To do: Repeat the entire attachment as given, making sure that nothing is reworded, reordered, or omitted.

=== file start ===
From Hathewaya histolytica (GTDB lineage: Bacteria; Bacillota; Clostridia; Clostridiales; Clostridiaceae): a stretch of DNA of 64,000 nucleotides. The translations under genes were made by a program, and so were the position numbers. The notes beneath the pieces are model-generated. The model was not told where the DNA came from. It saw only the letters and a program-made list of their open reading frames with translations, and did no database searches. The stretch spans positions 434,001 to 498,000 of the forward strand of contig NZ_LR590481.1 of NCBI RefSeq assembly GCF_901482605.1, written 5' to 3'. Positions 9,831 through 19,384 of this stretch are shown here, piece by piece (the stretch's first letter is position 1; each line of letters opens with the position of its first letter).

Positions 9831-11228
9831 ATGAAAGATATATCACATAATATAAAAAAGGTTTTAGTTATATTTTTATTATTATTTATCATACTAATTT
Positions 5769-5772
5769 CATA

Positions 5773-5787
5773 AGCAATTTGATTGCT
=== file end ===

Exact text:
From Hathewaya histolytica (GTDB lineage: Bacteria; Bacillota; Clostridia; Clostridiales; Clostridiaceae): a stretch of DNA of 64,000 nucleotides. The translations under genes were made by a program, and so were the position numbers. The notes beneath the pieces are model-generated. The model was not told where the DNA came from. It saw only the letters and a program-made list of their open reading frames with translations, and did no database searches. The stretch spans positions 434,001 to 498,000 of the forward strand of contig NZ_LR590481.1 of NCBI RefSeq assembly GCF_901482605.1, written 5' to 3'. Positions 9,831 through 19,384 of this stretch are shown here, piece by piece (the stretch's first letter is position 1; each line of letters opens with the position of its first letter).

Positions 9831-11228
9831 ATGAAAGATATATCACATAATATAAAAAAGGTTTTAGTTATATTTTTATTATTATTTATCATACTAATTT
Positions 5769-5772
5769 CATA

Positions 5773-5787
5773 AGCAATTTGATTGCT